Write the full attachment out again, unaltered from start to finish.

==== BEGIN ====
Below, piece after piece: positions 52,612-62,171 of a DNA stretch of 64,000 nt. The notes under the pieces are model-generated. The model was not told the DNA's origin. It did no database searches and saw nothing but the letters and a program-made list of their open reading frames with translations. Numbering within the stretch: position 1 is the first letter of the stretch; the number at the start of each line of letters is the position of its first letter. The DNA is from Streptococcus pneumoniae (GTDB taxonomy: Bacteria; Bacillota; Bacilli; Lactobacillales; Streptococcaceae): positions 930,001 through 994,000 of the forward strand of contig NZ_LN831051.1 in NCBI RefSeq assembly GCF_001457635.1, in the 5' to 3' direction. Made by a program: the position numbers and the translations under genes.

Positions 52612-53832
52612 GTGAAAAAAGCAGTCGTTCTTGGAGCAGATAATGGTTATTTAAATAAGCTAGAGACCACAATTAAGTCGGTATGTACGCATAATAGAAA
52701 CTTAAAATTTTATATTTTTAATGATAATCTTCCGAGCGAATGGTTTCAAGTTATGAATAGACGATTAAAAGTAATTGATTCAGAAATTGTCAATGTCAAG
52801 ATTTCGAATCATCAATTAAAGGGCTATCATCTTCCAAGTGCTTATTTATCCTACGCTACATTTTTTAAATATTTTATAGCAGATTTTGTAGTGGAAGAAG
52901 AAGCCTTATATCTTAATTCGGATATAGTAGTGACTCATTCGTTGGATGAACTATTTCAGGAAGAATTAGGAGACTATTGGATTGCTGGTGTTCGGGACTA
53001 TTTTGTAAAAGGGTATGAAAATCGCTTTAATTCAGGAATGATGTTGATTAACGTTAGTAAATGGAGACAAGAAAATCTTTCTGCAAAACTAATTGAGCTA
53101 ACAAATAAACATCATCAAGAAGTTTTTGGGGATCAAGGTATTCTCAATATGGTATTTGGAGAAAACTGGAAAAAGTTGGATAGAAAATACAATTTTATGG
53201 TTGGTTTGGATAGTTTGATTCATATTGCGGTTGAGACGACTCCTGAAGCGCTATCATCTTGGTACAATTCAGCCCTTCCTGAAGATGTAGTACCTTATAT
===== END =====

Below, piece after piece: positions 52,612-62,171 of a DNA stretch of 64,000 nt. The notes under the pieces are model-generated. The model was not told the DNA's origin. It did no database searches and saw nothing but the letters and a program-made list of their open reading frames with translations. Numbering within the stretch: position 1 is the first letter of the stretch; the number at the start of each line of letters is the position of its first letter. The DNA is from Streptococcus pneumoniae (GTDB taxonomy: Bacteria; Bacillota; Bacilli; Lactobacillales; Streptococcaceae): positions 930,001 through 994,000 of the forward strand of contig NZ_LN831051.1 in NCBI RefSeq assembly GCF_001457635.1, in the 5' to 3' direction. Made by a program: the position numbers and the translations under genes.

Positions 52612-53832
52612 GTGAAAAAAGCAGTCGTTCTTGGAGCAGATAATGGTTATTTAAATAAGCTAGAGACCACAATTAAGTCGGTATGTACGCATAATAGAAA
52701 CTTAAAATTTTATATTTTTAATGATAATCTTCCGAGCGAATGGTTTCAAGTTATGAATAGACGATTAAAAGTAATTGATTCAGAAATTGTCAATGTCAAG
52801 ATTTCGAATCATCAATTAAAGGGCTATCATCTTCCAAGTGCTTATTTATCCTACGCTACATTTTTTAAATATTTTATAGCAGATTTTGTAGTGGAAGAAG
52901 AAGCCTTATATCTTAATTCGGATATAGTAGTGACTCATTCGTTGGATGAACTATTTCAGGAAGAATTAGGAGACTATTGGATTGCTGGTGTTCGGGACTA
53001 TTTTGTAAAAGGGTATGAAAATCGCTTTAATTCAGGAATGATGTTGATTAACGTTAGTAAATGGAGACAAGAAAATCTTTCTGCAAAACTAATTGAGCTA
53101 ACAAATAAACATCATCAAGAAGTTTTTGGGGATCAAGGTATTCTCAATATGGTATTTGGAGAAAACTGGAAAAAGTTGGATAGAAAATACAATTTTATGG
53201 TTGGTTTGGATAGTTTGATTCATATTGCGGTTGAGACGACTCCTGAAGCGCTATCATCTTGGTACAATTCAGCCCTTCCTGAAGATGTAGTACCTTATAT